All Carnegie Library of Pittsburgh locations will be closed on Wednesday, December 24, Thursday, December 25 and Thursday, January 1, 2015. In addition, the Library will close at 5 pm Wednesday, December 31, 2014.
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Libraries=Education.  Year-long process confirms that libraries are critical to education for the region.

Libraries Need Public Support. That is the clear message, spoken time and time again, from community members during year-long discussions about the future of Pittsburgh's library system.

"Libraries need funding to provide much needed educational resources, including early childhood instruction, career assistance and computer and Internet access," says Dr. Barbara K. Mistick, President and Director of Carnegie Library of Pittsburgh (CLP). "Everyone agrees that the Library provides more than just books - we provide the resources that are vital to the educational and economic advancement of our community. And because these resources are available to all, without regard to age, race, income or any other factor, the Library is the great equalizer. Despite this essential value, funding for libraries is not keeping pace with the rising costs of providing services."

For the Library, 2010 was a year to engage the community in an open and frank discussion about library funding and the future of library services. The Library's Board of Trustees appointed a Public Private Task Force on Sustainable Library Funding to explore alternative models and sources of funding to sustain the Carnegie Library of Pittsburgh system. Simultaneously, community workshop participants discussed ways the system could remain operationally and financially healthy.

Andrew Carnegie once said, "I am clearly of the opinion that it is only by the City maintaining its Public Libraries as it maintains its public schools that every citizen can be made to feel that he is a joint proprietor of them, and that the Public Library is for the public as a whole and not for any portion thereof; and I am equally clear that unless a community is willing to maintain Public Libraries at the public cost, very little good can be obtained from them."

 

Task Force finds region to be at risk if library funding continues to decrease.

The 10-member Public Private Task Force on Sustainable Library Funding convened more than nine times throughout the year to analyze the Library's financial outlook, consider benchmarks from other American public libraries and weigh the organization's ability to obtain stable and adequate funding.

As part of their research, the Task Force met with library experts and utilized reports, including supplemental research underwritten by UPMC Health Plan. The research found that Carnegie Library of Pittsburgh has one of the smallest operating budgets for a city and regional system of its size and stature.

"The Library transforms and advances our lives, our communities and our society," says Task Force member Scott H. Lammie, Senior Vice President and Chief Financial Officer, UPMC Insurance Services. "Pittsburgh's preeminent position among the most literate cities in America is now in serious jeopardy as funding cuts continue to weaken the Carnegie Library of Pittsburgh system."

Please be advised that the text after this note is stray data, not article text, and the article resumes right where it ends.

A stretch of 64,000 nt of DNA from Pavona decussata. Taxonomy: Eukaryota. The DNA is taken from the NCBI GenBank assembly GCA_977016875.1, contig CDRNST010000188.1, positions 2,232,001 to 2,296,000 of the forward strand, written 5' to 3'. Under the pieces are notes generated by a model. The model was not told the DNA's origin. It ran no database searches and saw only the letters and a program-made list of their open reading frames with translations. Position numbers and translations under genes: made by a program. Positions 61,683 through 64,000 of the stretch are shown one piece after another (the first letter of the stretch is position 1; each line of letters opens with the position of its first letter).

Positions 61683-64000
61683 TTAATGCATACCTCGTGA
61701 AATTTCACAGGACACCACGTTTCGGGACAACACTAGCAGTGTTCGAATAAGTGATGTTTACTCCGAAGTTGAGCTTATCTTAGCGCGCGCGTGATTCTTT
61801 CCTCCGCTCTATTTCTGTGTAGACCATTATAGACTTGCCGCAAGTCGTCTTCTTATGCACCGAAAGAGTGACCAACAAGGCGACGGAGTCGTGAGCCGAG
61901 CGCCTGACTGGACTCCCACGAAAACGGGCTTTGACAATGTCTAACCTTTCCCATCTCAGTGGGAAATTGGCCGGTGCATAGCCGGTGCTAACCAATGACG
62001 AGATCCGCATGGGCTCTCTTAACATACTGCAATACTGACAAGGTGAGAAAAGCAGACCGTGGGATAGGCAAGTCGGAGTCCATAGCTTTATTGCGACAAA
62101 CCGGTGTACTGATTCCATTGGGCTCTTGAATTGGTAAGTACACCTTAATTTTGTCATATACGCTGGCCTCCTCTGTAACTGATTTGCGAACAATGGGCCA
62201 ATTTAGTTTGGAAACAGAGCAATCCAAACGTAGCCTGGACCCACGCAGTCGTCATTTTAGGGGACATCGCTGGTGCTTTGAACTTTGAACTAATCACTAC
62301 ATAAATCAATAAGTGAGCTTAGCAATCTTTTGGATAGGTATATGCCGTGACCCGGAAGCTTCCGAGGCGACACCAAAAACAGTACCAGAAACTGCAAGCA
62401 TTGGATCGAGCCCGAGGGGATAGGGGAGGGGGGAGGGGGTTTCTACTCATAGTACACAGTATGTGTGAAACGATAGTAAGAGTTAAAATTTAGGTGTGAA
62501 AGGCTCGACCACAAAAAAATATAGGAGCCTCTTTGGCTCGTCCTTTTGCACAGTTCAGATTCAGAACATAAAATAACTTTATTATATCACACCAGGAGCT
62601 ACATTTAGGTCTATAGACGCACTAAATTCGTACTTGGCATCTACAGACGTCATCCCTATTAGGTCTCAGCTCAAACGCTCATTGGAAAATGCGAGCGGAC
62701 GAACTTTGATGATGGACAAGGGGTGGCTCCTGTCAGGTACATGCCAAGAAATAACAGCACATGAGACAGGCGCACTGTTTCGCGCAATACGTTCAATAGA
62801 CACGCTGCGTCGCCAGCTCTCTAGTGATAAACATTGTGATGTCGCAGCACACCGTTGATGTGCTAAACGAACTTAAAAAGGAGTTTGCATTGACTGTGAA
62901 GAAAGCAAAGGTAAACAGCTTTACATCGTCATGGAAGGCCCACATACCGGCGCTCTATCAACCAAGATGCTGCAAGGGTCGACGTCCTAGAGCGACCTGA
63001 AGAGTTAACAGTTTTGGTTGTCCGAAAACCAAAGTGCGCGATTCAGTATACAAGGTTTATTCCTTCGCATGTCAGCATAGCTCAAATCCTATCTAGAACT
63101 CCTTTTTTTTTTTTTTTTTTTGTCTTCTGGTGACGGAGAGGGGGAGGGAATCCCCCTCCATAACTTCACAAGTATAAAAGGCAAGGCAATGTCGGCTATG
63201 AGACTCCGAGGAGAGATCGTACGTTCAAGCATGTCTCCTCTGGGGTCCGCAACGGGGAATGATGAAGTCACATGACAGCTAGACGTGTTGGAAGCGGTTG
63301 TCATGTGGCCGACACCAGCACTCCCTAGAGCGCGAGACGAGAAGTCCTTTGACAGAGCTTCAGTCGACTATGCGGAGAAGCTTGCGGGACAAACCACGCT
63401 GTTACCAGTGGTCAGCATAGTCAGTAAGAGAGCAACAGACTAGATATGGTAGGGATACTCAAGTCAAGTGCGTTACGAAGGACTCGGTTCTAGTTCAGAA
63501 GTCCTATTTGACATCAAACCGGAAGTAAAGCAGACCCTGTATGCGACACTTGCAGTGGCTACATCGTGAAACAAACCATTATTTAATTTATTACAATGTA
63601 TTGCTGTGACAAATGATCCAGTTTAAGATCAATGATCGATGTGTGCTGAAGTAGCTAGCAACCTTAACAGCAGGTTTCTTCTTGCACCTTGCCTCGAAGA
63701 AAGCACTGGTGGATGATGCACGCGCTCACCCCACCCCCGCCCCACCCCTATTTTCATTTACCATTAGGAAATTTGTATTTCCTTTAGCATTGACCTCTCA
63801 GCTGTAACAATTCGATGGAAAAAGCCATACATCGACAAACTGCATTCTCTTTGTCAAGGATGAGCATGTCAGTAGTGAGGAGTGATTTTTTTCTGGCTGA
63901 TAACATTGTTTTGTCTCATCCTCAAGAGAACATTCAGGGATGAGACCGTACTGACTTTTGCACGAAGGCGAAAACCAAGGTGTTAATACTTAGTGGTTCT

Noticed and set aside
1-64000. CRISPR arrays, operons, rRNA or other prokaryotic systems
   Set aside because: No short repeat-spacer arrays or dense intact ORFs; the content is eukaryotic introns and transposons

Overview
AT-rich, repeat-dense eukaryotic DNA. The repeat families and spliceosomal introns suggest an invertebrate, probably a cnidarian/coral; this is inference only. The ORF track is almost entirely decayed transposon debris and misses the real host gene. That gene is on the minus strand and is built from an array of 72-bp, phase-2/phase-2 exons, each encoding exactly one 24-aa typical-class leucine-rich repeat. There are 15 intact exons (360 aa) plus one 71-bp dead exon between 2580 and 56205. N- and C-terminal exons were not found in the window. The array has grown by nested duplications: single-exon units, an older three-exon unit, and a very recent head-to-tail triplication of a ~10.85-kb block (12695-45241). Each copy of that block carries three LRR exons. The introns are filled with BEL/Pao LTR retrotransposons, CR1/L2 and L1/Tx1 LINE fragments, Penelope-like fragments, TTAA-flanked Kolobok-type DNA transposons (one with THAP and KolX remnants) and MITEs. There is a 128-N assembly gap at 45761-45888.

In their October interim report to the Library's Board of Trustees, Task Force Chair and Library Trustee The Honorable Frank Lucchino reported that the group thoroughly explored 19 library funding opportunities to sustain the Carnegie Library of Pittsburgh system. The group's final report, to be presented in December, is expected to include a sustainable funding model that combines new revenue streams with increased fundraising initiatives.

 

Community Conversations solidify Library's strong role.

More than 1,400 people participated in interactive discussions, ideas and evaluations - both in person and online - in 12 community workshops throughout the city. Library Deputy Director Mary Frances Cooper led the Community Conversation process. "People view the Library as essential to providing educational opportunities for children in our community," states Cooper. "They are very clear in their support for the Library's role in enhancing literacy and learning and in access to information for everyone."

The collective result of the community process is that participants now understand the challenges facing CLP and are inspired to support the Library through advocacy and fundraising. The Library also has a solid foundation for ongoing community dialog.

"The people of Pittsburgh have asked us to do everything possible to keep this system strong," Dr. Mistick stresses. "We can't lose momentum. We need the community to stay involved in the conversation and to be a part of the solution."

>> For the most recent updates, reports and recommendations on Carnegie Library of Pittsburgh's progress toward long-term sustainable funding, visit our Community Updates.

Exactly one year ago...

Carnegie Library of Pittsburgh projected a $5 million deficit by 2014, if long-term sustainable funding was not found. Facing stagnant funding resources and unable to cut expenses without cutting into the heart of library service, the Library?s Board of Trustees made the difficult decision to close and merge branches, increase fines and fees and reduce library service and staff. With stop-gap funding from the City of Pittsburgh, the Library's Board made a commitment to the public to defer all library closures for one year while it sought ways to provide sustainable funding to maintain Library services the community needs and values.

The Community Conversation process and the Public Private Task Force on Sustainable Funding have revealed the complexity of the funding issue, as well as the high value placed on library services. Ongoing community support will be vital as the Library moves forward with recommendations that will keep it strong well into the future.